Ideas of Good and Evil (1903) is a collection of wide-ranging essays by Irish poet W.B. Yeats. Writing on such subjects as the art of poetry, politics, and the occult, Yeats proves himself to be not only a master of verse and drama, but an immensely talented essayist and thorough scholar.
"What is `Popular Poetry'?" reflects on a changing Irish literary landscape which has, over the course of Yeats' career, established its own place in world literature apart from, and perhaps surpassing, its English counterpart. Juxtaposing "the poetry of the coteries, which presupposes the written tradition" and "the true poetry of the people, which presupposes the unwritten tradition," Yeats argues that the spirit of Irish poetry depends on its unfaltering connection to the itinerant bards and storytellers whose gift for musicality and memory kept language alive for a widely illiterate people. In "Magic," Yeats, a longtime member of the Hermetic Order of the Golden Dawn, discusses his belief in the occult. Musing on the power of symbol to evoke memories, as well as the revelation of his past lives, Yeats provides personal anecdotes and secondhand accounts of magical occurrences and experiences, exposing a world secrets and hidden meaning for believers and the uninitiated alike. "The Philosophy of Shelley's Poetry" is an academic essay in which Yeats argues that Shelley's poems far surpass the radical ideologies of such figures as William Godwin. Ideas of Good and Evil showcases the diverse intellectual and spiritual interests of W.B. Yeats, an icon of Irish literature and one of the twentieth century's leading poetic voices.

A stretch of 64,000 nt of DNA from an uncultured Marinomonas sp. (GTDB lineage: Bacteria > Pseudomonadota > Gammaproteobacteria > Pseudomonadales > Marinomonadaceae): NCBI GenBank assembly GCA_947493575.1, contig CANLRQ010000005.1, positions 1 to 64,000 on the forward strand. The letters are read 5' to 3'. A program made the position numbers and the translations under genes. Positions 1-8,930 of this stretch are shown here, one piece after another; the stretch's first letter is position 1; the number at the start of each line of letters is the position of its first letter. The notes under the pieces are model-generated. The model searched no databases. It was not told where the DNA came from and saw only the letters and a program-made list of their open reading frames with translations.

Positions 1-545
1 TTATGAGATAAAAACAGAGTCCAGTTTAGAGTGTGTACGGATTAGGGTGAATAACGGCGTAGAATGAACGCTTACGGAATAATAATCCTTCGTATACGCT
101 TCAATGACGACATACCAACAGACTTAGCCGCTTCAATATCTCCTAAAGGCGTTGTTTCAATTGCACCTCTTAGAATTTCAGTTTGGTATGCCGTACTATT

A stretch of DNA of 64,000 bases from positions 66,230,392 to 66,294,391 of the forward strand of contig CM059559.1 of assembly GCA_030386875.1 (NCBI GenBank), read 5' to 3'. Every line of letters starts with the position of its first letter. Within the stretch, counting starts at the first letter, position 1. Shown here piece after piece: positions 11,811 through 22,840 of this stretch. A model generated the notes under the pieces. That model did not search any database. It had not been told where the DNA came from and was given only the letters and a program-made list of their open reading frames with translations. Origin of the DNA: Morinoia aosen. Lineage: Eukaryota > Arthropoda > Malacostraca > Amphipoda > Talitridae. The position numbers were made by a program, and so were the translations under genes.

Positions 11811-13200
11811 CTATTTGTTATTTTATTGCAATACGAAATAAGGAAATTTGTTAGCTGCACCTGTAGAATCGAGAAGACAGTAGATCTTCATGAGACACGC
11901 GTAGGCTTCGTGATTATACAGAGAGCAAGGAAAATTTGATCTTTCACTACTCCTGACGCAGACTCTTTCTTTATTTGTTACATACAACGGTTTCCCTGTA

With a beautifully designed cover and professionally typeset manuscript, this edition of W.B. Yeats's Ideas of Good and Evil is a classic of Irish literature reimagined for modern readers.